On March 24, 2017, the Louisiana Supreme Court declined to consider the Louisiana Third Circuit Court of Appeal’s decision in XXI Oil & Gas v. Hilcorp.[1] The Third Circuit’s decision involved the interpretation of Louisiana’s well cost reporting regime under La. R.S. 30:103.1-103.2 (collectively referred to herein as “the Statutes”) with respect to: (1) the parties entitled to receive reporting under La. R.S. 30:103.1 and (2) the scope of penalties under La. R.S. 30:103.2 that may be imposed against a unit operator, who fails to provide sufficient well cost reports.[2] For now at least, the Court’s decision to deny writs in XXI Oil & Gas effectively leaves unit operators subject to increased reporting obligations under La. R.S. 30:103.1 and more expansive penalties under La. R.S. 30:103.2 in situations where they fail to provide adequate reporting.[3]
Continue Reading Louisiana Supreme Court Denies Writ Application in XXI Oil & Gas v. Hilcorp

In Gladney v. Anglo-Dutch Energy, L.L.C., the Third Circuit addressed the question of whether or not a mineral lessee must pay its lessor full lease-basis royalties for production undertaken during the effective period of a conditional allowable but prior to the effective date of a unit order.[1] In the case, the Plaintiffs granted a mineral lease to the Defendant-Lessee that provided for a 1/5 royalty in 2009.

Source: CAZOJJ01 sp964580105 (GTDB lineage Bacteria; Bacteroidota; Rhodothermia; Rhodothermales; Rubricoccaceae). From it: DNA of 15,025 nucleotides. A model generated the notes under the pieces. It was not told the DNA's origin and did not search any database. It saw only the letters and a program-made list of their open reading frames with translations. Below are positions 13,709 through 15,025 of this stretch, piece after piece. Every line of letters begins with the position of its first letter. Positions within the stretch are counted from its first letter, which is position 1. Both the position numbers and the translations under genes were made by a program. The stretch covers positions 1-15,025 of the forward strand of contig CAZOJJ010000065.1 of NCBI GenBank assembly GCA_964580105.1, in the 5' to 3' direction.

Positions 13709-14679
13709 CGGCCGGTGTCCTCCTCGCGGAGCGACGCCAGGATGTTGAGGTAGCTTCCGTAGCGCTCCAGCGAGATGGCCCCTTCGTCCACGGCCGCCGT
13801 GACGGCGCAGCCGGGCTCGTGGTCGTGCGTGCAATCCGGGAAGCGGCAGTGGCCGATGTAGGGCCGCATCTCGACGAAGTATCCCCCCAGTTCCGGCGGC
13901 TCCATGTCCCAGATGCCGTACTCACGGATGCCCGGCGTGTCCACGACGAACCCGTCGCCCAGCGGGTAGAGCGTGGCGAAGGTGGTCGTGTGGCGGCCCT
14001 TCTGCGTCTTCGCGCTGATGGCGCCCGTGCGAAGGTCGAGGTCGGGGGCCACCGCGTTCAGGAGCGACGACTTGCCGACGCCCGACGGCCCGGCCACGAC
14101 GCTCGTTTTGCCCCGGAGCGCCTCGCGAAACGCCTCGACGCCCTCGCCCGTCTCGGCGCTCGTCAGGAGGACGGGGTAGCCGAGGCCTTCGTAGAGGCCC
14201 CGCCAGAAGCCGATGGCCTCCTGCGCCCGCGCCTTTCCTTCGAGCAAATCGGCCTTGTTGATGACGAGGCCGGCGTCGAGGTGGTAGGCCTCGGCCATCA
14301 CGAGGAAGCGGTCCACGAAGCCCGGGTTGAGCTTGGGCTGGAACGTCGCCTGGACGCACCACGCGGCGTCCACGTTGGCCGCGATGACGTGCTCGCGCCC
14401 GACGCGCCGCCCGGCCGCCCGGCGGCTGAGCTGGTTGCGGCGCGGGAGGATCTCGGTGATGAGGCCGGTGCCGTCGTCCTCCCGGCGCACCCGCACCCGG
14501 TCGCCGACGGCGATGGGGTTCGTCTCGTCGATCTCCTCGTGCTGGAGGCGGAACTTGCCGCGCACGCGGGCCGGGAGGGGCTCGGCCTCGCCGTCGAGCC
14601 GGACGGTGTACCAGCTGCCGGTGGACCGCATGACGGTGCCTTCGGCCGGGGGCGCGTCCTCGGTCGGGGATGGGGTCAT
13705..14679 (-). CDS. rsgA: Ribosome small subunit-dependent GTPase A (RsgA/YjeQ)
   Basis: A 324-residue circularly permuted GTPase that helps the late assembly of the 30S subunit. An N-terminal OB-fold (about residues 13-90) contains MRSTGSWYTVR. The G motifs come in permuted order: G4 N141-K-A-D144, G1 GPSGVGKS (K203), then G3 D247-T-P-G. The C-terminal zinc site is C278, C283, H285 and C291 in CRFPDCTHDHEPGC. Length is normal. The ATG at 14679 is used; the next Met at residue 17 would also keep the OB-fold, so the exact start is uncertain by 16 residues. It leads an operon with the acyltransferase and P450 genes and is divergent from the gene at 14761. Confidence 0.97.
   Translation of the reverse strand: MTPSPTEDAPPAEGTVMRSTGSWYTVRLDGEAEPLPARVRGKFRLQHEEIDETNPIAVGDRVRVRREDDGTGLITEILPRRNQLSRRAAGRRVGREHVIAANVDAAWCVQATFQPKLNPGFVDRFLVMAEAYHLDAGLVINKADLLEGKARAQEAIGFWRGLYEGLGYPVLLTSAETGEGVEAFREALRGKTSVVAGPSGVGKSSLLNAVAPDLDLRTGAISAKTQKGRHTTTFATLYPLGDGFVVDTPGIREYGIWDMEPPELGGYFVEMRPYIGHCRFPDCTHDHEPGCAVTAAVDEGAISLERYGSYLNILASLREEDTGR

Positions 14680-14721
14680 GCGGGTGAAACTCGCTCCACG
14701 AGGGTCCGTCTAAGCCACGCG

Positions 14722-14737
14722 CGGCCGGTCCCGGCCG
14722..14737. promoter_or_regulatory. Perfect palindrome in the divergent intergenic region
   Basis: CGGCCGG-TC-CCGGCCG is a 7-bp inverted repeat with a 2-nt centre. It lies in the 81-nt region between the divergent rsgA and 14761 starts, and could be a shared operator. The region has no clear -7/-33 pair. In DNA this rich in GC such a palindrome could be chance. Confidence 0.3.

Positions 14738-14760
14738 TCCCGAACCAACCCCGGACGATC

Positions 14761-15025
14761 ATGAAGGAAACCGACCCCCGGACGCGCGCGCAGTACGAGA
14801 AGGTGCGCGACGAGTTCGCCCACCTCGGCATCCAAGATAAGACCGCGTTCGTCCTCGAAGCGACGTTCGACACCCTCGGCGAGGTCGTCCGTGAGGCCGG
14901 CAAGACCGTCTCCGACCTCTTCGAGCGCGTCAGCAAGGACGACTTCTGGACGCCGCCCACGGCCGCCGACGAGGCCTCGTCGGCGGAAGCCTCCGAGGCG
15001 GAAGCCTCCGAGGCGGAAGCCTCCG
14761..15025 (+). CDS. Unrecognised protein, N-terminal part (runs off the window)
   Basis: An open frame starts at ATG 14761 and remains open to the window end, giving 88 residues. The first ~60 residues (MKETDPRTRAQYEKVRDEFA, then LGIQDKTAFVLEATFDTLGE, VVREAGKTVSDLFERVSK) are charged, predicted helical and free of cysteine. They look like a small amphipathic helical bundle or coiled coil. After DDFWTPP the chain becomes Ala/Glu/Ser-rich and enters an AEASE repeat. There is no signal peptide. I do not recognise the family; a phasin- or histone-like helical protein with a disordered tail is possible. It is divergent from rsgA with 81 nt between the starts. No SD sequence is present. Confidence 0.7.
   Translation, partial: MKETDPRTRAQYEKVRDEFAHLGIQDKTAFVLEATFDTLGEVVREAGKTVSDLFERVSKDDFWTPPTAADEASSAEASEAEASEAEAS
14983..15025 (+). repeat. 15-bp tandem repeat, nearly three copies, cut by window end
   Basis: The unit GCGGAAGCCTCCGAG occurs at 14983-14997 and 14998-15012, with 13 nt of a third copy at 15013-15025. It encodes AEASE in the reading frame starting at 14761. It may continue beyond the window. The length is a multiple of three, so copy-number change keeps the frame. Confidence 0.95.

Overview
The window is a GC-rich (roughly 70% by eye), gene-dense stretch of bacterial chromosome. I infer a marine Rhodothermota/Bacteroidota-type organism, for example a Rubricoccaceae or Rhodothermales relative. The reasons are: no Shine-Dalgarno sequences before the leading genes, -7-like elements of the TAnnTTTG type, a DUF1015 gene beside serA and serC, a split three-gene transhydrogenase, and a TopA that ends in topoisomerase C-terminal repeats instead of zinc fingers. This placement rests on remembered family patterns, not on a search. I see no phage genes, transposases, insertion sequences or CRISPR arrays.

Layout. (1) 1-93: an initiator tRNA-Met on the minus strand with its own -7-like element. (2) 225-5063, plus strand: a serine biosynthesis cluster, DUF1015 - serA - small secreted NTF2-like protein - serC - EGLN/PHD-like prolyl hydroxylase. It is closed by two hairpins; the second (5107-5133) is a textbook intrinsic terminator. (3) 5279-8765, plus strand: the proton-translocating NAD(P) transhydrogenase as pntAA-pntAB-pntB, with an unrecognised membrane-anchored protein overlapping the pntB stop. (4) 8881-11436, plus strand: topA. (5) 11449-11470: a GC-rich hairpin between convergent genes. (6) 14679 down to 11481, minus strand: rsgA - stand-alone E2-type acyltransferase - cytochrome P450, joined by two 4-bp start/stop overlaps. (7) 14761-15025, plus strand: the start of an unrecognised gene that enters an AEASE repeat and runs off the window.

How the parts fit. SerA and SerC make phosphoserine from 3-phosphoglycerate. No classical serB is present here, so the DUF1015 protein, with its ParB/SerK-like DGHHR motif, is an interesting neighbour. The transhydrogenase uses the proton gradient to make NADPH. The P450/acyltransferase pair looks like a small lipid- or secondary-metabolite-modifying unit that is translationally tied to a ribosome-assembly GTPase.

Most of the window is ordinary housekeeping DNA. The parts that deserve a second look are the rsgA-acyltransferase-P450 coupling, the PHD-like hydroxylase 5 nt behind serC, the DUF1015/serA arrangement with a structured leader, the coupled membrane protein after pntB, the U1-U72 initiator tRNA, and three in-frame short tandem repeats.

Continue Reading Louisiana Third Circuit Addresses Payment of Royalties in Situations Involving Production Under a Mineral Lease Pursuant to a Conditional Allowable Prior to Unitization

La. R.S. 30:103.1 requires operators or producers of oil and gas units created by the Louisiana Commissioner of Conservation to provide reports containing information related to well costs and production to owners of “unleased oil and gas interests” (referred to herein as “103.1 report(s)”). If an operator does not provide the information required under the statute in a manner that is sufficiently detailed after receiving a proper request, the operator or producer “shall forfeit his right to demand contribution from the owner or owners of the unleased oil and gas interests for the costs of the drilling operations of the well” under La. R.S. 30:103.2.
Continue Reading Louisiana State and Federal Courts Split Over Parties Entitled to Reports Under La. R.S. 30:103.1